Chocolate is made in large quantities by countries around the world, but it is commonly acknowledged that the finest chocolates are from Belgium. There, a chocolatier is considered an artisan, following centuries-old traditions of chocolate-making to individually create each delicious morsel. Knowing this, it is surprising to most to learn that this epicurean delight has Aztec beginnings.
THE EARLY ORIGINS OF CHOCOLATE— Botanists believe that the first cocoa trees grew wild in the tropical rain forests of the Amazon and Orinoco basins over 4000 years ago. These wild trees were later cultivated by the Mayans when they migrated to the Yucatan in the 7th century A.D. The Mayans baptized the fruit "cacauate" from which later the words "cacao" and "cocoa" were derived. The Cocoa-bean was used as an important drink and all taxes were paid in cocoa beans to the feudal Aztecs. Under Aztec Emperor Montezuma's regime, the drink was for only the male elite and the bean continued to be used as currency. Indeed, a mere 4 cocoa nibs could buy a rabbit and 100 could buy a slave.
"The divine drink, which builds up resistance and fights fatigue.A cup of this precious drink permits a man to walk for a whole day without food."Aztec Emperor Montezuma (circa 1480 to 1520).
THE 16TH CENTURY; AGE OF DISCOVERY—
In the 16th century, adventurous conquistadors searched the New World in the name of the Spanish crown. Among the stories that they reported back were of this strange dark liquid drunk by the Indians, called xocolatl (translated as bitter water). Montezuma himself drank xocolatl as an aphrodisiac. Conquistador Hernando Cortes took notice of the Indians' claim that the bitter drink had sacred and rejuvenating powers and introduced his own version of the drink to King Charles V's court in 1520. Unlike Columbus' earlier ill-received presentation of the cocoa bean and the bitter xocolatl drink in its Aztec form, Cortes caught the attention of the King by adding sugar and vanilla to the drink and relating wild tales of Emperor Montezuma's use of xocolatl and the effects of the sacred drink. The King took this to heart and word of the drink called chocolate quickly spread through Spain.
THE 17TH/18TH CENTURY; CHOCOLATE ARRIVES IN EUROPE—
For the next century, cocoa remained within the Spanish aristocracy due to the extreme expense. Chocolate was prepared as a drink, often with spices added, in convents, monasteries and aristocratic households. Later, with Hapsburg Charles I of Spain serving as the Holy Roman Emperor, news of the drink spread through Germany, Italy, France and England. During much of the 17th Century, Madrid became the center from which chocolate was to captivate Europe. Already known in Flanders and Netherlands, which were part of the Spanish territories, chocolate reached Italy in 1606 by the traveler Antonio Carletti, who brought the drink back to his homeland to mixed reactions. Soon thereafter, Italians quickly embraced this new drink and set up "cioccolatieri", or chocolate makers, throughout Italy and began exporting their chocolate variations to continental Europe. In 1615, the Spanish princess Anne of Austria presented the gift of chocolate in an ornately decorated chest to her betrothed Louis the XIV of France, setting off a craze for the drink among the French. In 1657, the first chocolate-house was reputedly opened in London by a Frenchman, making consumption of chocolate much more popular among all classes and launched the popularity of other chocolate-houses throughout England.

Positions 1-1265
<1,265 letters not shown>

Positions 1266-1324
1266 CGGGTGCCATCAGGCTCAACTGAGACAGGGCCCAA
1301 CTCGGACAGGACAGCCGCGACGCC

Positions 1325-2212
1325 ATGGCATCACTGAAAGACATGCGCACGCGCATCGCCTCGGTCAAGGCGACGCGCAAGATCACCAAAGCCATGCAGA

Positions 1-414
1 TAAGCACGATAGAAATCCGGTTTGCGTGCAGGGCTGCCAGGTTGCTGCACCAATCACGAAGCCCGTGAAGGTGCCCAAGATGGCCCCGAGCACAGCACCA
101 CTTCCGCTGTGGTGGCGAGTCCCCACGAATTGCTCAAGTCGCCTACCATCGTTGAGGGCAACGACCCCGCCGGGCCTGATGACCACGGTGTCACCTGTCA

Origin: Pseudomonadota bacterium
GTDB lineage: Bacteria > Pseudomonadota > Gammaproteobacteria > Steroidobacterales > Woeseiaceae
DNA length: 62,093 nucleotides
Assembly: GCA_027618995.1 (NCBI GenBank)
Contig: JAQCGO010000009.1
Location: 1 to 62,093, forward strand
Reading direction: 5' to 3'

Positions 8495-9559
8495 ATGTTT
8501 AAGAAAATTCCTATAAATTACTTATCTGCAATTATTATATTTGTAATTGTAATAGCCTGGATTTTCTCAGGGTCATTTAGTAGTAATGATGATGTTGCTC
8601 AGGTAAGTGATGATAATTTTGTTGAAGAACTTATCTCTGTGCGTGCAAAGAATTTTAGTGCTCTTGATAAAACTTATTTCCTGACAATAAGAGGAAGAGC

During the 18th century, Europe saw a rapid increase in chocolate consumption. In the early part of the century, only the very wealthy were able to afford it and its heavy taxes. Inevitably, this lead to the use of non-cocoa products, such as starch, cocoa shells and even dust to make a cheaper - albeit deceptive - product. Luckily the charms of chocolate won through. During this age of enlightenment, chocolate was used more and more for therapeutic qualities such as prevention of stomach aches and other illnesses. In 1734, the naturalist Linnaeus classified the seeds of cacao as "Theobroma, or "Food of the Gods." In 1780, the first machine-made chocolate was made in Barcelona. Later, the French Revolution was another milestone in the expansion of chocolate in Europe. The tight grip on society of the church and the aristocracy in Catholic Europe was strongly diminished as a result of the revolution and paved the way for chocolate to become more widespread. Meanwhile, the introduction of chocolate to the United States did not really occur until 1765, when John Hanan brought beans from the West Indies. The first factory was set up by Hanan with Dr. James Baker in Dorchester, Massachusetts in that same year, yet the chocolate was not readily accepted by the American colonists. Baker's chocolate, which exists to this day, is the oldest American chocolate.
"The superiority of chocolate, both for health and nourishment, will soon give it the preference over tea and coffee in America, which it has in Spain."Thomas Jefferson (1743-1826, third President of the United States)